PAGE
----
import org.springframework.boot.SpringApplication;
import org.springframework.boot.autoconfigure.SpringBootApplication;
import org.springframework.cloud.netflix.eureka.server.EnableEurekaServer;

@SpringBootApplication
@EnableEurekaServer
public class DiscoveryServiceApplication {

    public static void main(String[] args) {
        SpringApplication.run(DiscoveryServiceApplication.class, args);
    }

}
Enter fullscreen mode Exit fullscreen mode

Application has to fetch property source from configuration server. The minimal configuration required on the client side is an application name and config server’s connection settings.

spring:
  application:
    name: discovery-service
  cloud:
    config:
      uri: http://localhost:8888
Enter fullscreen mode Exit fullscreen mode

The configuration file discovery-service.yml should contain the below configurations and should be placed inside the config-service module. For standalone Eureka instances we have to disable the registration and fetching registry.

server:
  port: 8761

eureka:
  instance:
    hostname: localhost
  client:
    registerWithEureka: false
    fetchRegistry: false
    serviceUrl:
      defaultZone: http://${eureka.instance.hostname}:${server.port}/eureka/
Enter fullscreen mode Exit fullscreen mode

STEP 3: Building Microservice using spring boot and spring cloud

Our microservice has to perform some operations during boot. It needs to fetch configuration from config-service, register itself in discovery-service and expose HTTP API. To enable all these mechanisms we need to include some dependencies in pom.xml. To enable config client we should include starter spring-cloud-starter-config. Discovery client will be enabled for microservice after including spring-cloud-starter-netflix-eureka-client and annotating the main class with @EnableDiscoveryClient. Here is the list of dependencies required for the sample microservice:

<dependency>
    <groupId>org.springframework.cloud</groupId>
    <artifactId>spring-cloud-starter-netflix-eureka-client</artifactId>
</dependency>
<dependency>
    <groupId>org.springframework.cloud</groupId>
    <artifactId>spring-cloud-starter-config</artifactId>
</dependency>
<dependency>
    <groupId>org.springframework.boot</groupId>
    <artifactId>spring-boot-starter-web</artifactId>
</dependency>
Enter fullscreen mode Exit fullscreen mode

And here is the main class of application that enables Discovery Client for the microservice.

import org.springframework.boot.SpringApplication;
import org.springframework.boot.autoconfigure.SpringBootApplication;
import org.springframework.cloud.client.discovery.EnableDiscoveryClient;

@SpringBootApplication
@EnableDiscoveryClient
public class SiteServiceApplication {

    public static void main(String[] args) {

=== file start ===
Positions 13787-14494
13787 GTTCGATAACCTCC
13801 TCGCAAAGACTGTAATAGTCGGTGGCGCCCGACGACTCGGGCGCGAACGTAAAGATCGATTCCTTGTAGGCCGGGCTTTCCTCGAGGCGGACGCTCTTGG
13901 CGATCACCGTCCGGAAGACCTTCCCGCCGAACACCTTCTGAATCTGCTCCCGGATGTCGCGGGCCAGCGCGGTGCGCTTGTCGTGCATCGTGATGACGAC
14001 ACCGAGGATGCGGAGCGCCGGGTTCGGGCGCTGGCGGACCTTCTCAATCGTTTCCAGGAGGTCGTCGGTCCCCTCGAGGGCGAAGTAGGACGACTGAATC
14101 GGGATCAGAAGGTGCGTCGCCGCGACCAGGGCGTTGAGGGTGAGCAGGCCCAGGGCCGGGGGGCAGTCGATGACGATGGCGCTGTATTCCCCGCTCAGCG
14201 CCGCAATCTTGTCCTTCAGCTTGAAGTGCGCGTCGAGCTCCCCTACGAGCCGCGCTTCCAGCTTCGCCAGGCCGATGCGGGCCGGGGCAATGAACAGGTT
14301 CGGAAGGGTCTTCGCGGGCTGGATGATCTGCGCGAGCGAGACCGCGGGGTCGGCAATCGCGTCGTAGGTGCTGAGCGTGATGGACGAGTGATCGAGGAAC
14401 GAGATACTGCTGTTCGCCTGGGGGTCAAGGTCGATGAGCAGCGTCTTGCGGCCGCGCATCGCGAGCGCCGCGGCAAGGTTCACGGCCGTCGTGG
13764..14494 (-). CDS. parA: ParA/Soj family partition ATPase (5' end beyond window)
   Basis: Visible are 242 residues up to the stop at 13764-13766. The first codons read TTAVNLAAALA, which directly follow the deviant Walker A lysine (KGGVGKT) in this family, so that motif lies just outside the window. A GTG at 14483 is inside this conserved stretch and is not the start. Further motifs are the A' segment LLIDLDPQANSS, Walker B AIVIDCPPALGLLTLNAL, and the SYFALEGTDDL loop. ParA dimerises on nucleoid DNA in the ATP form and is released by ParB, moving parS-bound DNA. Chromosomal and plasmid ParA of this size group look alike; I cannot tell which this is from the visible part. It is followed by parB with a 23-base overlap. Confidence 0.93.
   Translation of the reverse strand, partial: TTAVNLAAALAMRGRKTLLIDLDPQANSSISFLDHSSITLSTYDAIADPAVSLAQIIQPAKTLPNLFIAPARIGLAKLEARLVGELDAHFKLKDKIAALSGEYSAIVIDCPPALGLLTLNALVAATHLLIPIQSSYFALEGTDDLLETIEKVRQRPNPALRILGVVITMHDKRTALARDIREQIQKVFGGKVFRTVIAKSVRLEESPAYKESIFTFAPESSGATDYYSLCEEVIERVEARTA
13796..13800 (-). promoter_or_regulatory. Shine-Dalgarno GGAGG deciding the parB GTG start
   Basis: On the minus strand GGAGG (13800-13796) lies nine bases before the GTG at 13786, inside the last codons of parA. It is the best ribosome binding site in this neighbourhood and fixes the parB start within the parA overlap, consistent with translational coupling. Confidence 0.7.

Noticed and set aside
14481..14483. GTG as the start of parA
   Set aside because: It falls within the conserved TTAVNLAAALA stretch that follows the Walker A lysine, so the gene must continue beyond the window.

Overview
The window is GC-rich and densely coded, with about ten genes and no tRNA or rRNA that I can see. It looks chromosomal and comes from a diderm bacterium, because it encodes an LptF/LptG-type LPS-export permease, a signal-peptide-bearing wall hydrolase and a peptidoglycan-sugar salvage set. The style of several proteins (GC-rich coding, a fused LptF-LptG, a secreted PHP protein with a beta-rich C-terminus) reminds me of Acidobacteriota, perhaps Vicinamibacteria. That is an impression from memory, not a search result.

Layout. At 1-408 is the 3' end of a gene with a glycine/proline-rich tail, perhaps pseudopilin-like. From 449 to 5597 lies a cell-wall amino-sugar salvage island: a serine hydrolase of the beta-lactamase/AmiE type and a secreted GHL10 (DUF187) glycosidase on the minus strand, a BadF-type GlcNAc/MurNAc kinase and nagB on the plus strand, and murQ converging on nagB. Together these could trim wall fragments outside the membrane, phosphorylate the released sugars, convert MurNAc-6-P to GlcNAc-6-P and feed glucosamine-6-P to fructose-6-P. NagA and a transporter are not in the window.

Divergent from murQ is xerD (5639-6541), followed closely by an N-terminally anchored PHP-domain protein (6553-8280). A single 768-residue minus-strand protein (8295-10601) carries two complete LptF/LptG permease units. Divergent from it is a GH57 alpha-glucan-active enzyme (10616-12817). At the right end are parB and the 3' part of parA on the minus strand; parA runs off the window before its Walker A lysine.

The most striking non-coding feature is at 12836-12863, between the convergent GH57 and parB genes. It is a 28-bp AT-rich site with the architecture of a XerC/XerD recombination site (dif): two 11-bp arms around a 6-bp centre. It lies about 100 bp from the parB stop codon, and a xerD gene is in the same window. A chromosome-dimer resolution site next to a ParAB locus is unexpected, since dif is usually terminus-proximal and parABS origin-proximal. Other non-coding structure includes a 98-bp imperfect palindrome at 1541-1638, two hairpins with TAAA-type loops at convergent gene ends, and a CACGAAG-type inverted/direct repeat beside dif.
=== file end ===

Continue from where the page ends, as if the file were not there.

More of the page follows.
SpringApplication.run(SiteServiceApplication.class, args);
    }

}
Enter fullscreen mode Exit fullscreen mode

Application has to fetch configuration from a remote server, so we should only provide bootstrap.yml file with service name and server URL. In fact, this is the example of Config First Bootstrap approach, when an application first connects to a config server and takes a discovery server address from a remote property source. There is also Discovery First Bootstrap approach, where a config server address is fetched from a discovery server.
bootstrap.yml

spring:
  application:
    name: site-service
  cloud:
    config:
      uri: http://localhost:8888
Enter fullscreen mode Exit fullscreen mode

There are not many configuration settings. Here's the application's configuration file (site-service.yml) stored on a config server. It stores only the HTTP running port and Eureka URL.

site-service.yml

server:
  port: 8090

eureka:
  client:
    serviceUrl:
      defaultZone: http://localhost:8761/eureka/
Enter fullscreen mode Exit fullscreen mode

Here’s the code with implementation of REST controller class.

import java.util.List;
import java.util.Optional;

import com.cinema.site.model.Site;
import com.cinema.site.repository.SiteRepository;

import org.springframework.cloud.context.config.annotation.RefreshScope;
import org.springframework.http.HttpStatus;
import org.springframework.http.ResponseEntity;
import org.springframework.web.bind.annotation.GetMapping;
import org.springframework.web.bind.annotation.PathVariable;
import org.springframework.web.bind.annotation.PostMapping;
import org.springframework.web.bind.annotation.RequestBody;
import org.springframework.web.bind.annotation.RequestMapping;
import org.springframework.web.bind.annotation.RestController;

import lombok.AllArgsConstructor;
import lombok.NonNull;

@AllArgsConstructor
@RestController
@RefreshScope
@RequestMapping("/api")
public class SiteController {

    private final SiteRepository siteRepository;

    @GetMapping("/sites/{userId}")
    public ResponseEntity<List<Site>> getSitesByUser(@NonNull @PathVariable Long userId) {
        return new ResponseEntity<>(siteRepository.findByUserId(userId) ,HttpStatus.OK);
    }
}
Enter fullscreen mode Exit fullscreen mode

STEP 4: Communication between microservices with spring cloud and open feign